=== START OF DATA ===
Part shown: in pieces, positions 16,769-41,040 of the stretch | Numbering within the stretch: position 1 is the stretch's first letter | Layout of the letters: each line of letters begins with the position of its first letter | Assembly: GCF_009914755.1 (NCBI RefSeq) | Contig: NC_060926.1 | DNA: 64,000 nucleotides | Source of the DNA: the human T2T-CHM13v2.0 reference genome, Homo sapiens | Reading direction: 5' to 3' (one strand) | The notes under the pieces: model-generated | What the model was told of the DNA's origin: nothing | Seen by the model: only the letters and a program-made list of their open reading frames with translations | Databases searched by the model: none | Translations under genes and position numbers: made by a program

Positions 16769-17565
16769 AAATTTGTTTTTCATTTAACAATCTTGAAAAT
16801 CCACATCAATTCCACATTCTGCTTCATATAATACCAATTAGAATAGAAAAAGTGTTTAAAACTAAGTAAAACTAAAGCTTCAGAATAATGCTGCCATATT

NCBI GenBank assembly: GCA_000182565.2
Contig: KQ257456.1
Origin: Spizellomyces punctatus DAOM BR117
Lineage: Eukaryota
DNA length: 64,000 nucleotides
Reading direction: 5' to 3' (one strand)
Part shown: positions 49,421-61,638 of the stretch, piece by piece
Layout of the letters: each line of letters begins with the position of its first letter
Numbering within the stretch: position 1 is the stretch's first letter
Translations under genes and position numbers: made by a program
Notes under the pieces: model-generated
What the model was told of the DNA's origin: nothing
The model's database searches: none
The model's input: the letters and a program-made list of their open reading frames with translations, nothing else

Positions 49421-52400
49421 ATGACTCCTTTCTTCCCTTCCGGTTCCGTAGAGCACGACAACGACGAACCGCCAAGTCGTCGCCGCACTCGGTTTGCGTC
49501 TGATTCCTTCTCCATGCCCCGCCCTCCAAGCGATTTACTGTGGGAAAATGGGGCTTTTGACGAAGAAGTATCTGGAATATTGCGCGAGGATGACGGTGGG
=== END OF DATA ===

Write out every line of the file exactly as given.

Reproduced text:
Part shown: in pieces, positions 16,769-41,040 of the stretch | Numbering within the stretch: position 1 is the stretch's first letter | Layout of the letters: each line of letters begins with the position of its first letter | Assembly: GCF_009914755.1 (NCBI RefSeq) | Contig: NC_060926.1 | DNA: 64,000 nucleotides | Source of the DNA: the human T2T-CHM13v2.0 reference genome, Homo sapiens | Reading direction: 5' to 3' (one strand) | The notes under the pieces: model-generated | What the model was told of the DNA's origin: nothing | Seen by the model: only the letters and a program-made list of their open reading frames with translations | Databases searched by the model: none | Translations under genes and position numbers: made by a program

Positions 16769-17565
16769 AAATTTGTTTTTCATTTAACAATCTTGAAAAT
16801 CCACATCAATTCCACATTCTGCTTCATATAATACCAATTAGAATAGAAAAAGTGTTTAAAACTAAGTAAAACTAAAGCTTCAGAATAATGCTGCCATATT

NCBI GenBank assembly: GCA_000182565.2
Contig: KQ257456.1
Origin: Spizellomyces punctatus DAOM BR117
Lineage: Eukaryota
DNA length: 64,000 nucleotides
Reading direction: 5' to 3' (one strand)
Part shown: positions 49,421-61,638 of the stretch, piece by piece
Layout of the letters: each line of letters begins with the position of its first letter
Numbering within the stretch: position 1 is the stretch's first letter
Translations under genes and position numbers: made by a program
Notes under the pieces: model-generated
What the model was told of the DNA's origin: nothing
The model's database searches: none
The model's input: the letters and a program-made list of their open reading frames with translations, nothing else

Positions 49421-52400
49421 ATGACTCCTTTCTTCCCTTCCGGTTCCGTAGAGCACGACAACGACGAACCGCCAAGTCGTCGCCGCACTCGGTTTGCGTC
49501 TGATTCCTTCTCCATGCCCCGCCCTCCAAGCGATTTACTGTGGGAAAATGGGGCTTTTGACGAAGAAGTATCTGGAATATTGCGCGAGGATGACGGTGGG